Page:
PADAL helps US Navy aircraft land aboard carriers

by Stottler Henke Associates (SHAI) Staff


This case describes a recently completed project that improves the Landing Signal Officer’s (LSO) decision making when guiding the landing of aircraft on aircraft carriers. The real-time decision support aids were developed using multiple Artificial Intelligence (AI) techniques. The project developed pilot trending and flight prediction techniques as well as optimized the LSO’s user interface via the application of decision-centered design methodologies from cognitive psychology. Stottler Henke Associates, Inc. (SHAI) staff determined the significant aircraft approach parameters and developed a neuro-fuzzy system for plane trajectory prediction. SHAI ( also developed pilot trending techniques and software using case-based reasoning and fuzzy logic. In addition, in conjunction with many LSOs, staff determined the best display options and most appropriate display logic for the information produced by the pilot trending module, and designed and implemented the resulting LSO interface called PADAL -- Piloted Approach Decision Aid Logic.


The aircraft carrier landing environment is an extremely complex one. In addition to operating what may be termed as an extremely busy airport, aircraft carrier landing operations are affected by a number of variables not associated with a normal airport. Of these, the most critical are fleet tactical considerations, flight deck space constraints, aircraft carrier maneuvering space (sea room), flight deck motion (pitch and roll), continuous mechanical preparations, resetting arresting gear and optical landing system between each landing, airborne aircraft fuel status, aircraft ordinance, minimal use of navigation, communications and RADAR emissions as in EMCON operations; and, above all, time constraints. The Landing Signal Officer (LSO) is responsible for each aircraft’s final approach and landing.

Landing Signal Officers at Work

During the last 60 seconds, the cognitive demands, namely the critical decisions and judgments, increase quickly until a decision to wave off (i.e., abort landing), or not, is made. The LSO, and not the pilot makes the wave-off decision. Often times the ship is heaving 10 ft. up and 10 ft. down, making a 20 ft. displacement from a level deck. In addition, it is often difficult to see the aircraft approach during night operations, and impossible to see during stormy conditions at night.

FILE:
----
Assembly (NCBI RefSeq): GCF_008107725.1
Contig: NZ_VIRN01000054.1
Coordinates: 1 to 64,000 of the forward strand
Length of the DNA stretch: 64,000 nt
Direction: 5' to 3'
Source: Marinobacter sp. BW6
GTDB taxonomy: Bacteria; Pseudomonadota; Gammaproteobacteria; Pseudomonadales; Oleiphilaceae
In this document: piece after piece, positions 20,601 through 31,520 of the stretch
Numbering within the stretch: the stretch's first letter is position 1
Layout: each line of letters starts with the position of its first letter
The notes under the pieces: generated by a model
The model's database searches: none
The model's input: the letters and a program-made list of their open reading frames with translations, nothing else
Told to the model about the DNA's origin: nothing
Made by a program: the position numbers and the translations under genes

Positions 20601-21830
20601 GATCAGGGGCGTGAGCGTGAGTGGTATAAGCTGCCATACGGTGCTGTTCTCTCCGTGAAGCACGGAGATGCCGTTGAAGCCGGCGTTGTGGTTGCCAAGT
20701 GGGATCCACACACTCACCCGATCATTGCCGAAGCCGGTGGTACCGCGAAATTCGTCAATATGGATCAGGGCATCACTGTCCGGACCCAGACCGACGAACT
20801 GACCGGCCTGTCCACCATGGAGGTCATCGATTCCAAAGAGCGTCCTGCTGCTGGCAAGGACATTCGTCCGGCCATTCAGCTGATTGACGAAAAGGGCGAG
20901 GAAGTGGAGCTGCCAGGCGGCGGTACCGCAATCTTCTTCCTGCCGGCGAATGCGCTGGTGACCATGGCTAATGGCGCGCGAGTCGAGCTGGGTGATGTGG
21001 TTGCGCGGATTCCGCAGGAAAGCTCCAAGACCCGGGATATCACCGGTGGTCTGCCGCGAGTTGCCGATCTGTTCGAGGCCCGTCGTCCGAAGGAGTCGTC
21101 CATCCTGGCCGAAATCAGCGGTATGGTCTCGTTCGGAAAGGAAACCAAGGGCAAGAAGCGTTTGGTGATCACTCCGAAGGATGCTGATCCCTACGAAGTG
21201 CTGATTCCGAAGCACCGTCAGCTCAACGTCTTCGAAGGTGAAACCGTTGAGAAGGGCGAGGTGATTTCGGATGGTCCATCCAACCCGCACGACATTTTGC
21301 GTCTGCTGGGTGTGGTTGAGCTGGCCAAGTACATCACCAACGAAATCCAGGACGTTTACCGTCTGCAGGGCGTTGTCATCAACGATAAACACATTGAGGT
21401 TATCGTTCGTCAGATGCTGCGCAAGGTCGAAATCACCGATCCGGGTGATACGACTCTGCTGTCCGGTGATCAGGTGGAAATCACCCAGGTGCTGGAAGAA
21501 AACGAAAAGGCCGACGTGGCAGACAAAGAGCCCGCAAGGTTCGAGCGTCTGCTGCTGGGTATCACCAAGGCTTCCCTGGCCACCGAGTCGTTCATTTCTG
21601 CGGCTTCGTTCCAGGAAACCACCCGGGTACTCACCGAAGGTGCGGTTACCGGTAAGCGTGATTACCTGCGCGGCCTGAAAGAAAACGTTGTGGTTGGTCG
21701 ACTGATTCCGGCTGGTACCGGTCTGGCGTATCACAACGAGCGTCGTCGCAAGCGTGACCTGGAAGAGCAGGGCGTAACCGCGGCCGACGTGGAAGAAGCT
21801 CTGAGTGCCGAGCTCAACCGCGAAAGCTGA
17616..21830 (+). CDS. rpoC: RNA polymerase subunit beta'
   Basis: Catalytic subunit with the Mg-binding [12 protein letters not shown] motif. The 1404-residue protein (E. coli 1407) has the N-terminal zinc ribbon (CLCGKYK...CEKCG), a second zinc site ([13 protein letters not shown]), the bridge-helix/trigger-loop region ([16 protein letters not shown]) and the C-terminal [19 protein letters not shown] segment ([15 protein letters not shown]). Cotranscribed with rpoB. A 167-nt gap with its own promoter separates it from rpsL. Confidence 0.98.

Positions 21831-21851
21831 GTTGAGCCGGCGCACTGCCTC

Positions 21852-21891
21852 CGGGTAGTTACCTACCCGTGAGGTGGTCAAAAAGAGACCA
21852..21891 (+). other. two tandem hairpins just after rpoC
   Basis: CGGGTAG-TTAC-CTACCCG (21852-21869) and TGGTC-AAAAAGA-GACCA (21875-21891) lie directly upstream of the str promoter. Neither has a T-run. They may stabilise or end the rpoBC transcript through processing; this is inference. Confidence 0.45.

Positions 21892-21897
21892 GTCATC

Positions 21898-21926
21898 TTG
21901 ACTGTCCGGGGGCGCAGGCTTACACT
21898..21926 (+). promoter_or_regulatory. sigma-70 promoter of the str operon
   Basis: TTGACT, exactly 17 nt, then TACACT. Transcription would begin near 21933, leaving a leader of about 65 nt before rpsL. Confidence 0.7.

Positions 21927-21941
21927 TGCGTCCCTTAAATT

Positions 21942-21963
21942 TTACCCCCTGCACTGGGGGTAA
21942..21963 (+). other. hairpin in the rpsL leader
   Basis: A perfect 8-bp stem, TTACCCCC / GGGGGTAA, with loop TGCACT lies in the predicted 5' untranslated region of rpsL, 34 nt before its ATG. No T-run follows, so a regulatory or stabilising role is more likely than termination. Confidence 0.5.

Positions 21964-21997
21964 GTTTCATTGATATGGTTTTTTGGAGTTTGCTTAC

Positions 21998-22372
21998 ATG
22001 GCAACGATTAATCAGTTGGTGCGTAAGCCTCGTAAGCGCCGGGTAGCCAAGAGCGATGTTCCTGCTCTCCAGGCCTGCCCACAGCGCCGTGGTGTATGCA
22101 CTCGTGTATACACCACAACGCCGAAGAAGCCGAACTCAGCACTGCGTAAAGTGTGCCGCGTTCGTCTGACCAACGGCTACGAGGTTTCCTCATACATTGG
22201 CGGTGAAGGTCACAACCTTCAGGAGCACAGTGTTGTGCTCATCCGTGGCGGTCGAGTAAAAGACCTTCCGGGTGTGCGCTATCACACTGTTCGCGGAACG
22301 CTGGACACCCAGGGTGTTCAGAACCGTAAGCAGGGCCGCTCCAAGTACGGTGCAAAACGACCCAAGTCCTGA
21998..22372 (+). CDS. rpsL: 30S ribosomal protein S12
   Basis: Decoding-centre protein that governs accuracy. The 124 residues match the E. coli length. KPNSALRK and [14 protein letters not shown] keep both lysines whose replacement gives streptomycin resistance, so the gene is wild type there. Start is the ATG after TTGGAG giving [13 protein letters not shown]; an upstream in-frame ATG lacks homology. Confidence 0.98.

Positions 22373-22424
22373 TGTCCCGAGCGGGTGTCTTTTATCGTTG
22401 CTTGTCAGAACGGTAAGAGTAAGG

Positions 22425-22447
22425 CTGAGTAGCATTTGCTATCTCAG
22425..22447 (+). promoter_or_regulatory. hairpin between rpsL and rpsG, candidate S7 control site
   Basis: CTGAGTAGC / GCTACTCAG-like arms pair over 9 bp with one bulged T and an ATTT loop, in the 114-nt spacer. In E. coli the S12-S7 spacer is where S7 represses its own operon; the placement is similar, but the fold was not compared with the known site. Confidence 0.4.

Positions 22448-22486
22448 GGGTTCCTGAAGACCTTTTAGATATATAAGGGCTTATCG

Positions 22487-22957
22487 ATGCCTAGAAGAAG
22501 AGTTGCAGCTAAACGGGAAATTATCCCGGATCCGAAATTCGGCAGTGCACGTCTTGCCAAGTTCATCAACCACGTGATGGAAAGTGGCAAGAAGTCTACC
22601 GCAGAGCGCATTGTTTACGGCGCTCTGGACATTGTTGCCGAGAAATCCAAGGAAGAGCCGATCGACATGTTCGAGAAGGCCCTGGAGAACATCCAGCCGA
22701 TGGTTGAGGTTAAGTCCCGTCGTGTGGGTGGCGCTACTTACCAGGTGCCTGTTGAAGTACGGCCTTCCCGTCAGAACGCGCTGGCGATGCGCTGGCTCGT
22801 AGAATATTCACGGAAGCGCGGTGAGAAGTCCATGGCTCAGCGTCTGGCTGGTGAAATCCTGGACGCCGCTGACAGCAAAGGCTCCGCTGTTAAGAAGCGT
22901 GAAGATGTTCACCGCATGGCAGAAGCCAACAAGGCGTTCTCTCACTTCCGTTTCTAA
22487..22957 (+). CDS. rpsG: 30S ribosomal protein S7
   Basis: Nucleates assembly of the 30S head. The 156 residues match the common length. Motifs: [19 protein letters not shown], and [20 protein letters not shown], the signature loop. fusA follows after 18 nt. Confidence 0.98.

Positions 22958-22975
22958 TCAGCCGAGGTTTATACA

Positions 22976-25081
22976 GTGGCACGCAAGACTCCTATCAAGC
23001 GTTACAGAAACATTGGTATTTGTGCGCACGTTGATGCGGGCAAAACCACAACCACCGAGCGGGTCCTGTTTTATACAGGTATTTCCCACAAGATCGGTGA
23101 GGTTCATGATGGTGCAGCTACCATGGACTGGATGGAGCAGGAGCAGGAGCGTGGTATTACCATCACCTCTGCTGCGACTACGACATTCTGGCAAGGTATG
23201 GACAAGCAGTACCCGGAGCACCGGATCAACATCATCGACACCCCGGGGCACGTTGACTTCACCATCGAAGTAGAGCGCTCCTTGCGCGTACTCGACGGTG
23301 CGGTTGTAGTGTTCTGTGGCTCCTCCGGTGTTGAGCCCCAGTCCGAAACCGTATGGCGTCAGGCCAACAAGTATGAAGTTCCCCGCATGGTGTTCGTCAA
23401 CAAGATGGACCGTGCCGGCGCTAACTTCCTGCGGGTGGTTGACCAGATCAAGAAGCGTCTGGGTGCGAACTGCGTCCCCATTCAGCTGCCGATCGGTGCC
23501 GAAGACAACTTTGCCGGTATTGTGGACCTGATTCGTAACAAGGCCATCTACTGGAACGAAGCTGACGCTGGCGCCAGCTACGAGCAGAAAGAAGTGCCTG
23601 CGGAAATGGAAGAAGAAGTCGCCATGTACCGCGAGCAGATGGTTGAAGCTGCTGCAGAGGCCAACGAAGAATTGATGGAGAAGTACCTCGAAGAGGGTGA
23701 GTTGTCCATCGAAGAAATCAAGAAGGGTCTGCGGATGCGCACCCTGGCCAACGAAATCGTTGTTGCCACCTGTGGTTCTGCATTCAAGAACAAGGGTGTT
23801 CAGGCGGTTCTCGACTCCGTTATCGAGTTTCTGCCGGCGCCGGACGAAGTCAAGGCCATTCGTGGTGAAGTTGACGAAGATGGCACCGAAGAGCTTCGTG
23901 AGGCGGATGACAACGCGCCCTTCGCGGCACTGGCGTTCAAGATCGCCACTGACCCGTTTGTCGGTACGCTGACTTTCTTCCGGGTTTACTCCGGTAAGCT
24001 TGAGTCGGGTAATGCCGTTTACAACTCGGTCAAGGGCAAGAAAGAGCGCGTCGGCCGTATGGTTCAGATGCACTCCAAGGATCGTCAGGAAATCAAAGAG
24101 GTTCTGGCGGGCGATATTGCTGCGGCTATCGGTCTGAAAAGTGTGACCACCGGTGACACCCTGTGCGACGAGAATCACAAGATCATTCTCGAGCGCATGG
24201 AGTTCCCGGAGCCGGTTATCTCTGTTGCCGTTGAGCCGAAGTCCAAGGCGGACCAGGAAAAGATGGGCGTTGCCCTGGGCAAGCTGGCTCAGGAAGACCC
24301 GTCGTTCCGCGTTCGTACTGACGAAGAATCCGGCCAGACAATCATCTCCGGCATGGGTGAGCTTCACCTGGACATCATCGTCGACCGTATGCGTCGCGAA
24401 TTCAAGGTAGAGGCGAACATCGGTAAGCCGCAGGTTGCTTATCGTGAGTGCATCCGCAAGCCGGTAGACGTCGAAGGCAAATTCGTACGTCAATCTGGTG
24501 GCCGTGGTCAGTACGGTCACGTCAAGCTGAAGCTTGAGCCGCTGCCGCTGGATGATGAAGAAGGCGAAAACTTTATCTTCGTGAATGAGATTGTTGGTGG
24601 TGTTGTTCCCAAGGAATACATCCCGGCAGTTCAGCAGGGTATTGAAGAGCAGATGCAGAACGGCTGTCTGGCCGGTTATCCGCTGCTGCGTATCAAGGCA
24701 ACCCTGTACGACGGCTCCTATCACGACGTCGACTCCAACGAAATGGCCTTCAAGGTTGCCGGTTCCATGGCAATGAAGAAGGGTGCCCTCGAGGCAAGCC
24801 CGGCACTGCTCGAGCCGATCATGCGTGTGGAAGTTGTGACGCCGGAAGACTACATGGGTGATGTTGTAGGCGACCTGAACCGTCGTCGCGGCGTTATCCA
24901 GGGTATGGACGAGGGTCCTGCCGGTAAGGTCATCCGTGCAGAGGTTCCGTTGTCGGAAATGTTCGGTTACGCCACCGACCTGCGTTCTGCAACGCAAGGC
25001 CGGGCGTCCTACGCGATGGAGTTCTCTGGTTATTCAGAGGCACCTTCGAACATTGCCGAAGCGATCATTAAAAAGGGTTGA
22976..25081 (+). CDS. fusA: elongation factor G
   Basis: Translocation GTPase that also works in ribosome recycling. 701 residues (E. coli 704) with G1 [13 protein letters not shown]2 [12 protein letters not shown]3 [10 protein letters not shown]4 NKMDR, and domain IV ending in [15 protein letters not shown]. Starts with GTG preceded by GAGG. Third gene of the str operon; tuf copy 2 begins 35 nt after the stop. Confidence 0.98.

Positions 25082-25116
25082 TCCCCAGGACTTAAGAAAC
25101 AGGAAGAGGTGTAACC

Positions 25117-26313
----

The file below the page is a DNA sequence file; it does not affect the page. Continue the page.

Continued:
Landing Signal Officers (LSOs) aboard carriers rely on auditory cues and the equipment at the LSO station to monitor each landing, communicate flight adjustments via radio to the pilot, and decide whether or not to wave off (e.g., abort the landing). This difficult and time-critical task requires the LSO to consider the flight path, wind conditions, ship motion, as well as the type of aircraft.

For the project described in this case, Stottler Henke Associates, Inc. (SHAI) staff were tasked with designing a decision support tool to enhance the LSO station, in order to assist LSO decision-making and hopefully increase the amount of time to make a correct wave-off decision, which is usually from 0.5 to 4 seconds before landing.

One of the challenges encountered was that inferences needed to be drawn based on correlations between a data source in linguistic form and a numeric data source.

Another major challenge was aircraft motion prediction. Essentially the problem is that of time series prediction in which past and present motion profiles are presented to the prediction system and it is required to predict the motion in the next few seconds. The system can be trained with past data before it is engaged in the on-line prediction task.


Stottler Henke teamed with Klein Associates to design an innovative visual display used by backup LSOs, to improve the performance of LSOs. This display called Piloted Approach Decision Aid Logic (PADAL) used strobing to present the current and recent positions of the aircraft relative to the ideal flight path, distance from the carrier, recent ship motion, and other relevant data. The system also uses neural networks to predict the aircraft's position into the future. A fuzzy logic based approach is used to infer the correlation of landing data in linguistic and numeric formats, where both data sources are characterized by noisy and incomplete data. By correlating the numerical motion trajectories with the previous grading of related aircraft approaches in a linguistic database, similar approach information is presented to facilitate decision-making.